"References set out at the end of each chapter enable the reader to take particular topics further than the book length would allow; the content is well- indexed and a full table of acronyms and abbreviations is provided." – Susan Pringle, School of Geography and Geosciences, University of St Andrews
@quote:'This book provides a powerful metaphor for professionals involved in developing the built environment.'
Neil Savery, National President, Planning Institute of Australia
@quote:'This irresistible book by Freeman and Tranter provides many valuable insights on ways to improve our future by making cities child-friendly, and thus more sustainable and resilient for everyone.'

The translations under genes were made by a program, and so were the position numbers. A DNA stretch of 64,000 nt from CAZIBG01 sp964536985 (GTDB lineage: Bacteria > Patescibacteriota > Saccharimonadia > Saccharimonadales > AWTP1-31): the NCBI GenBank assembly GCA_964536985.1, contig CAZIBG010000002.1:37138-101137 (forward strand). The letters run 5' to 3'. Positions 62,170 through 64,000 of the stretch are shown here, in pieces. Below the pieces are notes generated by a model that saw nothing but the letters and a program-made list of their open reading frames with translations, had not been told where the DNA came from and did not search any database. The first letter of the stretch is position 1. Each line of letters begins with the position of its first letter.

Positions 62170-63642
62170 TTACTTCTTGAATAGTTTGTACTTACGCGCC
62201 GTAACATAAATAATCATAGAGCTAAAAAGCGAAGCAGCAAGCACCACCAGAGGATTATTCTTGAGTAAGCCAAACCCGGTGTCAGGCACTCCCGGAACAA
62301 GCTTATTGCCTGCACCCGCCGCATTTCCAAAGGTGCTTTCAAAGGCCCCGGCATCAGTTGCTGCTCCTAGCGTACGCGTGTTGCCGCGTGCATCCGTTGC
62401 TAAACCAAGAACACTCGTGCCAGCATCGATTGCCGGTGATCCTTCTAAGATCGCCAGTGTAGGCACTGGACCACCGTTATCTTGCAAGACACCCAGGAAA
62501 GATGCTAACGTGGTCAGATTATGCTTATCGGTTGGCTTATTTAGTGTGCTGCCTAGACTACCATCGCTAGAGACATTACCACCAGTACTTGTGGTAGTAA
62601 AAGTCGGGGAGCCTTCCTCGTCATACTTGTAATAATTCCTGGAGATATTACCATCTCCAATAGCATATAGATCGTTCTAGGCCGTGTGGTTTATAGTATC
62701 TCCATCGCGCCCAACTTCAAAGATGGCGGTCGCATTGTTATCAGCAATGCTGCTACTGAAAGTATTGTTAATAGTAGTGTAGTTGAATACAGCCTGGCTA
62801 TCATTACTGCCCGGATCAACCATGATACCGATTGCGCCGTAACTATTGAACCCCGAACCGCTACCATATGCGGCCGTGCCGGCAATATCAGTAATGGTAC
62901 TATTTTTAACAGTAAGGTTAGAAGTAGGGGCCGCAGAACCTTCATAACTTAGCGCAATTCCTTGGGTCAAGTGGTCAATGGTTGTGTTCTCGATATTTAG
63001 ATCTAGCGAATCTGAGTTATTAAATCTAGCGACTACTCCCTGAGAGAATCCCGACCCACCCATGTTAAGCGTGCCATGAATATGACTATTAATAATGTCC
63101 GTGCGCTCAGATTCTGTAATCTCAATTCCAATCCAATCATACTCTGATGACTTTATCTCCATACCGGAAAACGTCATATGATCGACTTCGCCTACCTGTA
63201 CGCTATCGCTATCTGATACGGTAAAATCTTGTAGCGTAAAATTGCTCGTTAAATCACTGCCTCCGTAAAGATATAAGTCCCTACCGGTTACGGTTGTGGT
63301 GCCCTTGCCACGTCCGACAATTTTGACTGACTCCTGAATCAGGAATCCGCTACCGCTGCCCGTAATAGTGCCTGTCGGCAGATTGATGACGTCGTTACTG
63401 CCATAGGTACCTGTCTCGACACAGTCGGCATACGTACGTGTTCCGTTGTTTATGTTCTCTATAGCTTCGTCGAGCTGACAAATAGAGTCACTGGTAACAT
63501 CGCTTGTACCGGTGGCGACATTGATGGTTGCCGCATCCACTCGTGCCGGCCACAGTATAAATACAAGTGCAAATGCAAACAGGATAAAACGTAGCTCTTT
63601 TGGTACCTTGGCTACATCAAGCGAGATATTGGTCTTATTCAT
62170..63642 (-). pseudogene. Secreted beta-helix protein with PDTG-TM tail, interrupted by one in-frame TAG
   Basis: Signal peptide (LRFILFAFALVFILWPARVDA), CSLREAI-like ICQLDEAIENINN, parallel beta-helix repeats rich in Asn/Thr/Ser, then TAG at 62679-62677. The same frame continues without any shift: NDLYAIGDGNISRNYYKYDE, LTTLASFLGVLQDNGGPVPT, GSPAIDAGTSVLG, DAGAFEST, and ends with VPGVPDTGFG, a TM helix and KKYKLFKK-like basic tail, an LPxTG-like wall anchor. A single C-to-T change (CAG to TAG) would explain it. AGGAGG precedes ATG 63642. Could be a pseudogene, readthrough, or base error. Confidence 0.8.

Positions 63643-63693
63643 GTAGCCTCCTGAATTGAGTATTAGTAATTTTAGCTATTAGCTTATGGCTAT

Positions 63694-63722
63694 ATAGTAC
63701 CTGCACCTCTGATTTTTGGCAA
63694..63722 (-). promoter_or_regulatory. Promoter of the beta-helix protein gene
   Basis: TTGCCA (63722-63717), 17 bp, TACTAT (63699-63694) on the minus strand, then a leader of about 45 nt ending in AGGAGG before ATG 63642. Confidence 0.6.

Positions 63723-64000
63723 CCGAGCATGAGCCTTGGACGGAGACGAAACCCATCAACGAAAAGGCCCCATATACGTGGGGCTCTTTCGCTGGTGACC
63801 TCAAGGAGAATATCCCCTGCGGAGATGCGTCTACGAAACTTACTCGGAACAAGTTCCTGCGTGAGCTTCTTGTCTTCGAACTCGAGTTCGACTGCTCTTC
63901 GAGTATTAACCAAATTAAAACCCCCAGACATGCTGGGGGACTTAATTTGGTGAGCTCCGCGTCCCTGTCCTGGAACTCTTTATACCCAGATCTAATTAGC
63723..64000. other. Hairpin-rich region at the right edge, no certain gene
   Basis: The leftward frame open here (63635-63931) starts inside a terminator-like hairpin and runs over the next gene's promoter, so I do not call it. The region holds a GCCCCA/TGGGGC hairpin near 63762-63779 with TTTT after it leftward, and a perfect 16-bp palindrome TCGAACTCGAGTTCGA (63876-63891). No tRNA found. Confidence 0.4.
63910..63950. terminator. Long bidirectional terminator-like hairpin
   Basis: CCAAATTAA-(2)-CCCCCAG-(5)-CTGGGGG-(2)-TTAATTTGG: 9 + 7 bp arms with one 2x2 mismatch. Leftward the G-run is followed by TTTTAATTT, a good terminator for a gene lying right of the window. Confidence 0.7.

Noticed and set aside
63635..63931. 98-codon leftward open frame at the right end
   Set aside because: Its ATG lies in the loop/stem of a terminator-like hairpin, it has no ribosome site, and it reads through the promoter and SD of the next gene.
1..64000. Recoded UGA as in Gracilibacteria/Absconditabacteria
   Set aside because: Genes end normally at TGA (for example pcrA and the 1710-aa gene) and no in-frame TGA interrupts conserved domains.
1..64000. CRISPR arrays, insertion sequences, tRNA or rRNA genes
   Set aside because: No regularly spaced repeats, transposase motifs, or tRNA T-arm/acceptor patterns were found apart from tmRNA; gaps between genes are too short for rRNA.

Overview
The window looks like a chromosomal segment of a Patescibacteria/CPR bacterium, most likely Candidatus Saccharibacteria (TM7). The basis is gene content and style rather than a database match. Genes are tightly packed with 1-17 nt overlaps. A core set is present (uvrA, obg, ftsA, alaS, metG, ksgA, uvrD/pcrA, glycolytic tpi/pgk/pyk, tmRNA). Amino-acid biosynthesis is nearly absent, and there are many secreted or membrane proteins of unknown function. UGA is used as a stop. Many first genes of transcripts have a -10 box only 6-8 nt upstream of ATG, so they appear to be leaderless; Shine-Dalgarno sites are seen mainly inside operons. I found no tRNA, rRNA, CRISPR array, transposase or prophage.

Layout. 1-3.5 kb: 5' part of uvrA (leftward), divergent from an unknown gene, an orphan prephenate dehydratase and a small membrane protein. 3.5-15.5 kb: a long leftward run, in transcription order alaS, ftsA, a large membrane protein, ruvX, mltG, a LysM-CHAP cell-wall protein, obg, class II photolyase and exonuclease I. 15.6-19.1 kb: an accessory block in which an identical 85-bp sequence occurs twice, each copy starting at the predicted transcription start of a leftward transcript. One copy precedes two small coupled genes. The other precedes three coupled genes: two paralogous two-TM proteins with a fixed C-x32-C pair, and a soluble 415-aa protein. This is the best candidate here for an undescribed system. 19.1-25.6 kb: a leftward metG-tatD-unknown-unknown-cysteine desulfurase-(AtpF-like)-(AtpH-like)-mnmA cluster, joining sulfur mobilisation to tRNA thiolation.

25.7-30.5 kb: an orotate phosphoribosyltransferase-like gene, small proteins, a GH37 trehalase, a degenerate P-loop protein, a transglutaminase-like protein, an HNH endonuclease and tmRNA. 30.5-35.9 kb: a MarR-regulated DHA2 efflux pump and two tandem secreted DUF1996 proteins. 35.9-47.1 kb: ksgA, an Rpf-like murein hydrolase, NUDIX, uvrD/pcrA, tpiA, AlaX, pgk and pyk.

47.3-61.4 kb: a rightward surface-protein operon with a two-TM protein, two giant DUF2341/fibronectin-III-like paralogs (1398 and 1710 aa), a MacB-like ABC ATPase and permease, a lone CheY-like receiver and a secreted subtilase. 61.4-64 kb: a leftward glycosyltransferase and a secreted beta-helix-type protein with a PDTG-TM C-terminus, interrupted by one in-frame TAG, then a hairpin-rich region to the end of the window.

Professor John Pucher, Rutgers University, USA
@quote:'This provocative book takes on the question parents, educators and, indeed, anyone concerned about the human future should be contemplating: how can we foster resilience and creativity so today's children can live well through a century of deep change and challenges we can hardly begin to imagine?'
Dianne Dumanoski, author of The End of the Long Summer, co-author of Our Stolen Future
@quote:'It always seems like the most inviting neighbourhoods are the ones where kids are outside, playing, walking or even running errands. It means the place is safe and welcoming, and that's good for folks of all ages. Here's to a book that brings this priority to city planning!'
Lenore Skenazy, author of the Free-Range Kids book and blog